Clare Grill, Touch'd Lustre by Nora Griffin
I feel like color is not something I plan, but something I notice and then chase after. I think the more I use it the less I understand about it, but I know it when I see it. I do so much layering over and wiping away that whatever color was initially there gets necessarily altered, weathered, muted, hazed, warmed up, or cooled off, and the subsequent colors I mix are in response to what colors I see emerging from the painting’s surface.
- Clare Grill
Q & A with Clare Grill and sculptor Elsa Sahal
ELSA SAHAL: When I look at your paintings, they have a strong feeling of “craft”. Do you use craft as a source of inspiration or as an iconographical starting point?
CLARE GRILL: I’m very drawn to folk art and antique documents made to commemorate: birth and baptismal certificates, marriage certificates, love tokens, fraktur drawings, book plates. The time and care that was spent making and decorating is so heartbreakingly beautiful to me. I also love antique textiles: quilts, lace, clothing, homespun linen, curtains, napkins, and especially embroidery samplers which are small pieces of fabric embroidered with little pictures of animals and trees, houses, figures, alphabets and numbers. Most include a prayer or a verse about obedience to God with a strikingly acute awareness of death. These are striking because they were made by little girls, some as young as 5. They were made as part of a girl’s schooling (if she was wealthy enough to be educated) and passed down as family heirlooms, hung in the home to display her virtues and talents. They are gorgeous and worn, touched all over, and so detailed, real labors of love. I find them compelling as handmade objects and as artifacts of women’s history. They have been a rich starting point for me for nearly 10 years.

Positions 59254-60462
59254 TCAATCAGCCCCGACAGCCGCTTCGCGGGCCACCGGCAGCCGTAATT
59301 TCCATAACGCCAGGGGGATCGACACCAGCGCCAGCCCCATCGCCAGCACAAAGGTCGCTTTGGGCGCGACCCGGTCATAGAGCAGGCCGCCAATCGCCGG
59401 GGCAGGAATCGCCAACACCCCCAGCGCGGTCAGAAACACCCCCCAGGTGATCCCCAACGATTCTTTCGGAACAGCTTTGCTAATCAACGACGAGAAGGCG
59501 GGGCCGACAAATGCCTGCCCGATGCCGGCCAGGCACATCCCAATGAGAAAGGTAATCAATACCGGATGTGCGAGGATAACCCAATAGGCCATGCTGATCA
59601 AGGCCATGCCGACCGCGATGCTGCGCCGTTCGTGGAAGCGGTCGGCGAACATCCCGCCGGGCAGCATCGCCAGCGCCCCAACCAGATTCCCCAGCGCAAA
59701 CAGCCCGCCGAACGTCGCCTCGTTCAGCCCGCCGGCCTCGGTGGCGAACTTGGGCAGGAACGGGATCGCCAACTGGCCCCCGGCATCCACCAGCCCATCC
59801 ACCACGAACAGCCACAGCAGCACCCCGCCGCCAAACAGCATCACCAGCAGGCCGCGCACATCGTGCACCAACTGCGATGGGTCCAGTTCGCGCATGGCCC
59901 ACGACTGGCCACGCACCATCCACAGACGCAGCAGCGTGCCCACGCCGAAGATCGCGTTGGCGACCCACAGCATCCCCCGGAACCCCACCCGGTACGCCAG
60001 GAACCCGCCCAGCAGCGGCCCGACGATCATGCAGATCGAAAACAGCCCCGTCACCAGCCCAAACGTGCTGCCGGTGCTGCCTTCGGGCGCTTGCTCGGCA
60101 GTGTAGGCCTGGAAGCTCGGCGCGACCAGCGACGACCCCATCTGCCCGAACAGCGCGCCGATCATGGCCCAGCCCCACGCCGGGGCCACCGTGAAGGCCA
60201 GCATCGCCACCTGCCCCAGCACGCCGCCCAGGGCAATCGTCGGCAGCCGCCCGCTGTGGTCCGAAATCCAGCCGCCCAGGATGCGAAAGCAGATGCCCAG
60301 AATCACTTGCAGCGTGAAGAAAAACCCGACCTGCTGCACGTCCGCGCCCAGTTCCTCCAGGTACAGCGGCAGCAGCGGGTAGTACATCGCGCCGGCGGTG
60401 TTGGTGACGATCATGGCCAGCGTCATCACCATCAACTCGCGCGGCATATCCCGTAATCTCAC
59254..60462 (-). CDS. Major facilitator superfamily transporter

My series of “Sampler” drawings which began in 2012 is inspired by the craft of embroidery samplers. Each small, oil-on-paper work is a response to a singular sampler: not a transcription, but an interpretation and an homage. They are named for the girl who made the source object. These drawings are individual works, not sketches, and they also serve as a database of shapes, colors, marks, and little pictures that generate my paintings on linen.
ES: And the reverse question: Do you think about painting as craft?
CG: In graduate school, one of my professors talked about how our little cohort of painters was very attentive to “craft” in our work. We were obsessed with every bit of making a painting: making our own supports out of wood, gluing, sanding, buffing, building a painting from the ground up. We all had chop saws and c-clamps and strap clamps and we’d compare different grits of sandpaper. I think this experience taught me that careful attention to craft, the handmade, is a foundational element for my work. The nuance and personality that’s inherent in linen stretched by hand — sized, sanded, primed and wiped— is just as important as the paint that gets rubbed into it.